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Aggression, executive function and violent media exposure

The project aims to explore the link between violent media exposure, aggression and executive functioning in greater depth than existing research.

Aggression, executive function and violent media exposure

Researchers

Research background

The research literature has shown a relationship between aggression in childhood and executive function. This link has been shown for aggression both inside and outside the home environment. For example, Medeiros, Torro-Alves, Malloy-Diniz and Minervino (2016) found that children that bullied others had an impairment in their cognitive and emotional processes that were related to decision making, motivation and social cognition. Similarly, Harrison and Bedwell (in prep) found that aggression with siblings in childhood led to difficulties in adulthood decision making.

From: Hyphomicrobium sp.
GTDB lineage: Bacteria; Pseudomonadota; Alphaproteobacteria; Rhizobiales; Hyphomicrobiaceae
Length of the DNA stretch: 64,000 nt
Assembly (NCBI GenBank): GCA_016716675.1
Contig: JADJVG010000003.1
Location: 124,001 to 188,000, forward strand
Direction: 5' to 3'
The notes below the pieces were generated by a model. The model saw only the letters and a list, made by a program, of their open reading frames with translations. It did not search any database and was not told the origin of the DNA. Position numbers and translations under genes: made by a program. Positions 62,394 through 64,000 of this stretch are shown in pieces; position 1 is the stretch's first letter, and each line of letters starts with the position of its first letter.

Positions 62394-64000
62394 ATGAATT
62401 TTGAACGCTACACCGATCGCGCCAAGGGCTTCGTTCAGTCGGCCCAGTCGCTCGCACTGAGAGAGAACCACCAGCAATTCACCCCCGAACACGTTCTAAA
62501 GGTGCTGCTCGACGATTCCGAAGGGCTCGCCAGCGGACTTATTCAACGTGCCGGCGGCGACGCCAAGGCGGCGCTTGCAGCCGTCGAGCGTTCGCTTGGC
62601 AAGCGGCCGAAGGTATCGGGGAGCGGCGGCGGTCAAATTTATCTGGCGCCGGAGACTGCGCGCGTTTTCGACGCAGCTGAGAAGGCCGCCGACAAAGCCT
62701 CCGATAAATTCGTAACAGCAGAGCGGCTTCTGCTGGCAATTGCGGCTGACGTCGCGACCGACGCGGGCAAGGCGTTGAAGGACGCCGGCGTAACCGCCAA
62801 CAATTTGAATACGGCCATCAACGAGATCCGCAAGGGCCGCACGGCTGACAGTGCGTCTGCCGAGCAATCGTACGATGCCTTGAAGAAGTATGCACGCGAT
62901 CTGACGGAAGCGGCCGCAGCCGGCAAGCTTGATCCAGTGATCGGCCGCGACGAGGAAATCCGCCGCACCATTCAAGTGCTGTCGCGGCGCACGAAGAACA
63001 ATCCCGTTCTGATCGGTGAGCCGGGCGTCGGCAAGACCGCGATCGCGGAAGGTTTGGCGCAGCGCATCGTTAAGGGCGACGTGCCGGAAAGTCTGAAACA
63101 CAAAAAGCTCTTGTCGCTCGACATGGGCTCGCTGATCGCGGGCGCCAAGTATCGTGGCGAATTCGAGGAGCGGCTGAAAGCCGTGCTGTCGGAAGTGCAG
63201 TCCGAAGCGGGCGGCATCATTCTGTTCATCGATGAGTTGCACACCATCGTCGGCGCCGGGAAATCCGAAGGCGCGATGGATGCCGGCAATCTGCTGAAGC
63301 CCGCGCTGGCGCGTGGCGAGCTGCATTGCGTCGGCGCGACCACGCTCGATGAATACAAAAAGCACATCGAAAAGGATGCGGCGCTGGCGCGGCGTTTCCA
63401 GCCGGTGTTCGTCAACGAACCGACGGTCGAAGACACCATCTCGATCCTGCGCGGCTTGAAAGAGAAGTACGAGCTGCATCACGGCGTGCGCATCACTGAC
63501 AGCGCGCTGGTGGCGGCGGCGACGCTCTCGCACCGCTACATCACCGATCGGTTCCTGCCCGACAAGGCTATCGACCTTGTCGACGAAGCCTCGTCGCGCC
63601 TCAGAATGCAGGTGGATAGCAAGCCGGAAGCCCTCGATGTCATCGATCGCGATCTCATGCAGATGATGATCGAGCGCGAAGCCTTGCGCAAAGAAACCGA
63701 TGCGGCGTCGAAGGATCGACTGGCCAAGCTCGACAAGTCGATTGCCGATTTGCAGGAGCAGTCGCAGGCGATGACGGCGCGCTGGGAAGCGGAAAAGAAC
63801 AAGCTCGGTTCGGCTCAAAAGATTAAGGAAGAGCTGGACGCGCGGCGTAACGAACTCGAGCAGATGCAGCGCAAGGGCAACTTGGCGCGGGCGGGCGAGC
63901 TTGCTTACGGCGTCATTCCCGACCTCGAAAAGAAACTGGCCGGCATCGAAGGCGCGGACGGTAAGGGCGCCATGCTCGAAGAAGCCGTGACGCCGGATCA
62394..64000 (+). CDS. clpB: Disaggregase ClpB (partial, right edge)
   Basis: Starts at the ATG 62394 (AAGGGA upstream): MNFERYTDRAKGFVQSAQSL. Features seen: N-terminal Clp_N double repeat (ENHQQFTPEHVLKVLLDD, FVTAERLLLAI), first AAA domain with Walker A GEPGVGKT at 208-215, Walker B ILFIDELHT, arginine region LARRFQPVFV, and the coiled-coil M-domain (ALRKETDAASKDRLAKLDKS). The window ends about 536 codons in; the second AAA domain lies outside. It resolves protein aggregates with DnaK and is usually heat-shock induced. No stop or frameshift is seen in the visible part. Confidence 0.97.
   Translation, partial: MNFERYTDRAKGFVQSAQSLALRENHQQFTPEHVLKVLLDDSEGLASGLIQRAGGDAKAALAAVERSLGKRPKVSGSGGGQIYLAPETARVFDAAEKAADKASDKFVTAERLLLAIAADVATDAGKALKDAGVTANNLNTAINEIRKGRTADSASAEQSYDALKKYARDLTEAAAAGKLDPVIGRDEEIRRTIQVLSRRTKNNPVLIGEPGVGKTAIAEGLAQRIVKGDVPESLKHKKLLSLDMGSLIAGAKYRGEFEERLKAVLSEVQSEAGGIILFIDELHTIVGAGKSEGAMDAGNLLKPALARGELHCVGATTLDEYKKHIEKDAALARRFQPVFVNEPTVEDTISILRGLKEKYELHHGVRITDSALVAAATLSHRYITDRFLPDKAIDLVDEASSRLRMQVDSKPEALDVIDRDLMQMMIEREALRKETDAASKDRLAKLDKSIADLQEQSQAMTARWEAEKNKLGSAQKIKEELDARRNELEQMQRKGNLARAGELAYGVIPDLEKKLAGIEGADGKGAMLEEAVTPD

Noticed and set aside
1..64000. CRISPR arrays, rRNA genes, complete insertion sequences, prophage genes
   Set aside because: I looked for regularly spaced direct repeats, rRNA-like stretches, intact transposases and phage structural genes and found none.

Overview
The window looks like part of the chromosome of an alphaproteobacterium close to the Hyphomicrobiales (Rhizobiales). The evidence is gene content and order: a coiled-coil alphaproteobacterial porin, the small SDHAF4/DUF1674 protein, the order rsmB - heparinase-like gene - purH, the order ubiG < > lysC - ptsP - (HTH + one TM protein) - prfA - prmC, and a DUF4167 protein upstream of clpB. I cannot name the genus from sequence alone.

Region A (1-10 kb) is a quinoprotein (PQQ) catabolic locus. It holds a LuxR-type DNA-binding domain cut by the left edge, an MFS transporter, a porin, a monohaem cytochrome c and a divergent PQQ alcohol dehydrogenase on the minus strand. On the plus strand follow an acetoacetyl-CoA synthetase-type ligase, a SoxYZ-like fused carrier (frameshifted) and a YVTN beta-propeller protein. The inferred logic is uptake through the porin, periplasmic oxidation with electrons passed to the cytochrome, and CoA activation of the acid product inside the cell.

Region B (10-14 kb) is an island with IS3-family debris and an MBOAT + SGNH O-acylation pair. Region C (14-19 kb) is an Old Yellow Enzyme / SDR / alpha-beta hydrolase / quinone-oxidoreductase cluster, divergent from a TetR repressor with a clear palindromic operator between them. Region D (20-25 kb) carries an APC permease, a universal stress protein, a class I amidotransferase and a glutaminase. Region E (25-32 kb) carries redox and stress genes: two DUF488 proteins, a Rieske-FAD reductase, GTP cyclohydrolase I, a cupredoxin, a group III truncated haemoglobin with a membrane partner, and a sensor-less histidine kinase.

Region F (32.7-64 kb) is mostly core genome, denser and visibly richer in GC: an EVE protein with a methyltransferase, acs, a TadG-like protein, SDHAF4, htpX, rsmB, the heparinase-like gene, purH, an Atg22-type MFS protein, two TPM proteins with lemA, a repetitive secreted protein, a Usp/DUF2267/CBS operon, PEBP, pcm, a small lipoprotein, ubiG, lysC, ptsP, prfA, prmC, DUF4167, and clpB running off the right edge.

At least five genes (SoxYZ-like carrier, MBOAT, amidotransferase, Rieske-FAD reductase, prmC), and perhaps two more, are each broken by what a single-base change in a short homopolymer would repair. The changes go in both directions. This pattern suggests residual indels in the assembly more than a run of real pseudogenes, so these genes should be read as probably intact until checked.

There are many factors in childhood that can influence this aggression. One of these has been shown to be violent media (Ostrov, Gentile & Crick, 2006). Numerous studies have focused on the link between violent media and aggression, however, our understanding of this concept is still limited (Gentile, Coyne & Walsh, 2011).

Research aims 

This project aims to explore the consequences of violent media and aggression on decision making in school-aged children. This is important to consider given the numerous ways that children experience media today. Asking school-aged children to complete three questionnaires, we hope to explore the link between violent media exposure, aggression and executive functioning in greater depth than existing research.